i think it's a great idea, my husband & I work, we have 5 kids altogether, we have a mortgage, child support for 2 kids, etc. struggling to pay a little more than the balance due on our mortgage & credit card each month, will make the call tomorrow and get started.

mark
mark

Why not let me take $10,000.00 out of my retirement.My money has been invested and lost by people who only have their best interests at heart.Let me take some money out and buy some real estate or invest it myself.Real estate is a much safer and lucrative investment than letting the "professionals" have it.They have shown me what they can do.It's my turn.

steve
steve

obama should get legislation passed to allow people with 401k or irs who have lost their ass to be allowed to withdraw any or the full amount of what is left in their account to pay off some or all of their debt as times are tough for all us joe six packs and this would be a solution to get our financial things in order, if he can bail out wall street and the financial markets he can surely do the same for the people who elected him.also pelosi and reed have got to go,oh pay no taxes on withdrawels of any amount

Karen
Karen

My husband got hurt on the job a year ago very badly. He is still undergoing treatment, has possible future surgeries and his knee, hip and back will never be the same!! His company has just terminated him using a loop hole to union contract; union is trying to fight it. In the meantime, my family will now incur COBRA, worker's comp. may end soon, which is 40% less of his former salary...future is very bleak! Our daughter is a sophomore in high school and with impending expenses and college just around the corner, we are really starting to get worried. I am working and we are just a normal family with no frills and we could sure use the money to pay impending insurance payments, mortgage payments, etc. My prayer is that a solution is found for all the unemployed families that are hurting!! Quick question: why did we let someone make rules for: when we could have OUR money, at what age, how much and if we wanted it earlier, we would get penalized to get OUR OWN MONEY? Plus, now, our 401(k) and IRA's have lost money and we are at a key time when we cannot make it back.... Thanks for listening!!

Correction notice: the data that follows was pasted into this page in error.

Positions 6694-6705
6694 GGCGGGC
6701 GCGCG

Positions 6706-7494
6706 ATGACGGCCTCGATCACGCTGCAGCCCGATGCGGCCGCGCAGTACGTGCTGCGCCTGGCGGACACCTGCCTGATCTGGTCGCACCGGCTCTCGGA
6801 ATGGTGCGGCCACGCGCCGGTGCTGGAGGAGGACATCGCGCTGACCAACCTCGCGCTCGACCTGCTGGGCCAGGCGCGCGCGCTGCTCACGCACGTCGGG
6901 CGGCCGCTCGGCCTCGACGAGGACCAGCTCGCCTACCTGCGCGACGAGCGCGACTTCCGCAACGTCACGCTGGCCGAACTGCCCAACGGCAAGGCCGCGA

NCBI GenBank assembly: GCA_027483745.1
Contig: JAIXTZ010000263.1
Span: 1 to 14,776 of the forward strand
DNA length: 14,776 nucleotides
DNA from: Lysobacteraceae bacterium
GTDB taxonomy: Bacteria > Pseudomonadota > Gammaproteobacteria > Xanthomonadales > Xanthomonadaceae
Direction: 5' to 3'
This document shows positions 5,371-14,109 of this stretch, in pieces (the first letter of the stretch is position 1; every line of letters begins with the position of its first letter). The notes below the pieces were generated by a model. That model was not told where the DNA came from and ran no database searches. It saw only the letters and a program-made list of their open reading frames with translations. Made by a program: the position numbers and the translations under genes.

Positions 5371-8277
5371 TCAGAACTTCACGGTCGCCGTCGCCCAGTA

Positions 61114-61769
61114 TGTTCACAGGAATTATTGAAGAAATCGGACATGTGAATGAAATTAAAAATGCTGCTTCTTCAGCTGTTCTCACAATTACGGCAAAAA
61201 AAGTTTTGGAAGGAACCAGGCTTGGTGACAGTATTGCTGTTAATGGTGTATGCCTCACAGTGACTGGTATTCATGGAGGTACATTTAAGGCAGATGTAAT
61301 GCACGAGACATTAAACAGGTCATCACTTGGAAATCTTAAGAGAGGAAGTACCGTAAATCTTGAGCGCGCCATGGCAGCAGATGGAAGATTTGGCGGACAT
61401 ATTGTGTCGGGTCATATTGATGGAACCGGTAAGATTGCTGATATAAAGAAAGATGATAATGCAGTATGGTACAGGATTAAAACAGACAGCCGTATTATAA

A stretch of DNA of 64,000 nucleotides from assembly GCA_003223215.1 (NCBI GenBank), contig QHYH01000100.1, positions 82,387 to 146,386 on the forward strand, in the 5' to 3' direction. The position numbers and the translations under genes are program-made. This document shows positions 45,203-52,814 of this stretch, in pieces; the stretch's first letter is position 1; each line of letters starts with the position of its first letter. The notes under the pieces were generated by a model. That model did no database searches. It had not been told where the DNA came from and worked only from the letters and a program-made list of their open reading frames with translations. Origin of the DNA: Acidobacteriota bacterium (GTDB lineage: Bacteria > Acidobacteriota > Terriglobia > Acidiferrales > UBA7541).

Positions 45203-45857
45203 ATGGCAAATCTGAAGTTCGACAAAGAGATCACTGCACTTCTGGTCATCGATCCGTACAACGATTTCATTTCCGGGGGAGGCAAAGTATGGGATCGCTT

Chip Gieger
Chip Gieger

I wanted the opportunity to get the money because it would help my family get in a much better financial situation. The money I have in this account has lost tremendously and I could put it to better use. I have another retirement account due to career change and I would not be hurting my retirement plans.

Christina
Christina

I just lost my job due to cut-backs, so lifting the penalty on using money from my IRA may just keep me from losing my house & car. Put yourself in the shoes of us that have lost jobs and trust me, it could really help out.

Andre
Andre